When it comes time to getting ranked by a given program, grades are even less important, falling to 14th on the list, considered by less than 60% of PDs in their decision making. As you’ve probably heard before, once you score an interview, it is the general gestalt of how you are received by the residents, faculty, and staff that will determine how highly a program regards you. Topping this list are interacting with faculty, interpersonal skills, interacting with residents, and the residents’ thoughts of you. Again, it is crucial that you remember to be wonderful to everyone. The random person that you shared an elevator with on the ride in might be a decision maker, or someone like the chair’s administrative assistant. You cannot afford to be labeled as anything less than a pleasure to be around; this is far more important than that biochem test you aced (or bombed) from 3 years ago! Half of program directors aren’t even looking at your clerkship grades by the time you have attained an interview. The adage rings true: your hard work in medical school gets you the interview, and how well you interview gets you matched. Now you have the objective data to corroborate this notion.

In the end, grades are mostly important because they serve as a surrogate for your knowledge. It would be difficult to outperform peers on Step 1, the most cited factor on your application, if your grades are suffering. Learning as much as possible is what’s important, and those that strive to do so will often end up with the best grades. The other heavy hitters (letters of recommendation, dean’s letter, Step 2 score) will also shine brighter if your grades are great. On top of letting prospective programs know that you are a wonderful person, your letter writers can throw in your outstanding academic performance, if you excelled in your coursework. So don’t freak out about that high pass when absolutely needed to honor a clerkship. And if your first-year anatomy course was a rude awakening to medical school, and you only earned a pass, your dreams of being a surgeon are way more alive than your cadaver. If you are truly doing your best, no one can ask for anything more.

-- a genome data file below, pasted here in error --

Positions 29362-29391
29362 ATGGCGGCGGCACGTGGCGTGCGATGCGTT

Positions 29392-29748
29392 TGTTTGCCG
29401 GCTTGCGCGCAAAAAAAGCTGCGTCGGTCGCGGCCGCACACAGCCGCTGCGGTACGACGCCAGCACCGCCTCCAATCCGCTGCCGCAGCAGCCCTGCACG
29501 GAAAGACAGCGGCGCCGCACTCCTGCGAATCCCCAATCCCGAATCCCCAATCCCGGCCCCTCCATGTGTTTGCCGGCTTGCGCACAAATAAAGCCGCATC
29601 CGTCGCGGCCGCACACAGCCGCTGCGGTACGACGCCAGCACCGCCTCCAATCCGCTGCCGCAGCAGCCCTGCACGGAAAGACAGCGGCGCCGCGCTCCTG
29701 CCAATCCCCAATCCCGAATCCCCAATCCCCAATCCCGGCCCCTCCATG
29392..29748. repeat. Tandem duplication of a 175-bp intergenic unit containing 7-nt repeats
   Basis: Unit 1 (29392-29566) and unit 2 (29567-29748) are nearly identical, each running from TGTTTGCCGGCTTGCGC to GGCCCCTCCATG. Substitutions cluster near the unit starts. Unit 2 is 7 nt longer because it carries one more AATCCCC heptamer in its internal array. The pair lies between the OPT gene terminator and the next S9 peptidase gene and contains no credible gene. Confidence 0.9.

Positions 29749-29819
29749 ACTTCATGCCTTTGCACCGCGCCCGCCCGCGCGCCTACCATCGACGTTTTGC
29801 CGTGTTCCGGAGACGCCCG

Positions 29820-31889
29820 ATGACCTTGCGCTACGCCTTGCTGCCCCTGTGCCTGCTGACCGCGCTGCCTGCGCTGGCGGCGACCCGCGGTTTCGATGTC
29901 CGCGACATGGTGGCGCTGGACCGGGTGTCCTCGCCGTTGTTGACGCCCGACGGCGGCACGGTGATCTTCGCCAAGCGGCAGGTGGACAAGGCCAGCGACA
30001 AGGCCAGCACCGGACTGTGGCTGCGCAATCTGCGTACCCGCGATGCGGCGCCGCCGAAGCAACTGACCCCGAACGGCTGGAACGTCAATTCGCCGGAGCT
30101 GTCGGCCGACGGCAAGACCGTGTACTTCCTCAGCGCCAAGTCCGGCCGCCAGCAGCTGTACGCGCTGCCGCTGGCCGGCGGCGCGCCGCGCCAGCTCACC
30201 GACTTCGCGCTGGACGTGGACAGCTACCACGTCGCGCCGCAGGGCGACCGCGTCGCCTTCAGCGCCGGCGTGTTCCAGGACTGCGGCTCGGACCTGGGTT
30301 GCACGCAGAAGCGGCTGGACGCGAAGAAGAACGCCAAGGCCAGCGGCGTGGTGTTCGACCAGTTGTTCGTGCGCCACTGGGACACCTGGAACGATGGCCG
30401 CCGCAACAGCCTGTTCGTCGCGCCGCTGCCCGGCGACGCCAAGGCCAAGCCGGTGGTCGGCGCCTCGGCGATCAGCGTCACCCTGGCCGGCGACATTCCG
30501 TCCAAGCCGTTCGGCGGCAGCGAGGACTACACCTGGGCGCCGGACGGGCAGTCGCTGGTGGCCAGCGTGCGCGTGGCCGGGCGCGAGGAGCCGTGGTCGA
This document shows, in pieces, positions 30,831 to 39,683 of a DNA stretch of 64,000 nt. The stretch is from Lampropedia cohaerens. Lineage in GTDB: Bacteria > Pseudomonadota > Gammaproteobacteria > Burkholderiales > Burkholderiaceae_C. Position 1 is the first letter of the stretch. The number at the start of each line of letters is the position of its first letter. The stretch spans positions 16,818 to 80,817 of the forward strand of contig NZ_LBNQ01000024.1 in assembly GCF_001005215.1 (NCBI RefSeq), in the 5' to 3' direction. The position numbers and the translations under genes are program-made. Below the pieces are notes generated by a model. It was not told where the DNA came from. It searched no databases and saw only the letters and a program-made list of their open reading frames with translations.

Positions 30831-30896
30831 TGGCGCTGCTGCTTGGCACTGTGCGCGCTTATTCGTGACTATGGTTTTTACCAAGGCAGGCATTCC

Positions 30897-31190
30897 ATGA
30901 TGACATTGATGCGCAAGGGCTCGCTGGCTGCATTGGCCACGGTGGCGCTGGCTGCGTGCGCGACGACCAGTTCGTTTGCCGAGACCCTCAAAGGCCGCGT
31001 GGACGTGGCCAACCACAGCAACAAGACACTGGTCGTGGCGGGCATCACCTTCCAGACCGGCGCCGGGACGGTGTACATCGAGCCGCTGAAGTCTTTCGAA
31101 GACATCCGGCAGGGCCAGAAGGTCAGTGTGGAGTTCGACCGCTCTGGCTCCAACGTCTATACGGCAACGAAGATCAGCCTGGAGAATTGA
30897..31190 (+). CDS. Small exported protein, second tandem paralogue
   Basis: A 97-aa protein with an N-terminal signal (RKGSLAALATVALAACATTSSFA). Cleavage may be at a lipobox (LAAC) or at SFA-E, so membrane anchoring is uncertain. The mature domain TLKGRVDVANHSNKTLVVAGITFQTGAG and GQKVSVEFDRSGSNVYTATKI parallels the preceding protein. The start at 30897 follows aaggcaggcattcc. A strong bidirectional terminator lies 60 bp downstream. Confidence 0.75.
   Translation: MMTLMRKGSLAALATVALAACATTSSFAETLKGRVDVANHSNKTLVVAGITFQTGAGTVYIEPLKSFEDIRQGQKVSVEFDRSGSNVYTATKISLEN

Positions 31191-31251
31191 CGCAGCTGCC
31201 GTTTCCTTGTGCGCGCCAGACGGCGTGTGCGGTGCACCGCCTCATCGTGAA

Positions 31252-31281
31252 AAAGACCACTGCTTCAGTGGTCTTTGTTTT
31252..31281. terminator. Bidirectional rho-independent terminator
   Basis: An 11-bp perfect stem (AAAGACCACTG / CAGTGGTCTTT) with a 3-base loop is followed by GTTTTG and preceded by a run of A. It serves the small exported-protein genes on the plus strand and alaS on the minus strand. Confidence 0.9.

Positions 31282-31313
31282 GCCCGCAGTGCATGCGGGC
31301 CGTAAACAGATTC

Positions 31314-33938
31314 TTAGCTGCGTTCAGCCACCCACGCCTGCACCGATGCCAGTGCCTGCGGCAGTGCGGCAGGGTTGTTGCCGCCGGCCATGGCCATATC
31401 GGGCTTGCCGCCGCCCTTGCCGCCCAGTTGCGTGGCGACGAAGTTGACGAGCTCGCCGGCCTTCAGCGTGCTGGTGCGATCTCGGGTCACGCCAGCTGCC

Originally syndicated from Med School Tutors with Permission

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Med School Tutors

Med School Tutors was founded with a singular purpose: to revolutionize the way aspiring physicians prep for standardized tests. We were tired of seeing frustrated pre-med and med students having to endure unresponsive videos, endless lectures and mountains of books, just because that's what they were "supposed to do." There had to be a better way, so we made it our business (literally!) to find it. And we did — by providing you with the exclusive opportunity to work 1:1 via web conferencing with experts and mentors who make your preparation about, well, YOU. By learning your learning style, goals, schedule, strengths and weaknesses, we find the best way to get you those gains. We anticipate your anxiety, discouragement, exhaustion, and aspire to be both your emotional advocate and virtual cheerleader. Because this is how we build better doctors. This is how we change medicine.